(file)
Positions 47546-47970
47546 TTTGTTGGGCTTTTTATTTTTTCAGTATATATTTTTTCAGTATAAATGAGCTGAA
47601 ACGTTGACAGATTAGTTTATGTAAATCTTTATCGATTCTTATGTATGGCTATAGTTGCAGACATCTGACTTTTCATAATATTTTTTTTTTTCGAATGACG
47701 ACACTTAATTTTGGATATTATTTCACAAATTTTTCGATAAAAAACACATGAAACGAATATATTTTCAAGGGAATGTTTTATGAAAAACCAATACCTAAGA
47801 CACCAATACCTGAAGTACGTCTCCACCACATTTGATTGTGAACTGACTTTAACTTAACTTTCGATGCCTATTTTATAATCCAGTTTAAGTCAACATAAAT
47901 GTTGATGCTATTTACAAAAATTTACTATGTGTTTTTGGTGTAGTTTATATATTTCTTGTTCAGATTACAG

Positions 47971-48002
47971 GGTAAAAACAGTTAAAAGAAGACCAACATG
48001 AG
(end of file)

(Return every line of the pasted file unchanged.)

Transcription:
Positions 47546-47970
47546 TTTGTTGGGCTTTTTATTTTTTCAGTATATATTTTTTCAGTATAAATGAGCTGAA
47601 ACGTTGACAGATTAGTTTATGTAAATCTTTATCGATTCTTATGTATGGCTATAGTTGCAGACATCTGACTTTTCATAATATTTTTTTTTTTCGAATGACG
47701 ACACTTAATTTTGGATATTATTTCACAAATTTTTCGATAAAAAACACATGAAACGAATATATTTTCAAGGGAATGTTTTATGAAAAACCAATACCTAAGA
47801 CACCAATACCTGAAGTACGTCTCCACCACATTTGATTGTGAACTGACTTTAACTTAACTTTCGATGCCTATTTTATAATCCAGTTTAAGTCAACATAAAT
47901 GTTGATGCTATTTACAAAAATTTACTATGTGTTTTTGGTGTAGTTTATATATTTCTTGTTCAGATTACAG

Positions 47971-48002
47971 GGTAAAAACAGTTAAAAGAAGACCAACATG
48001 AG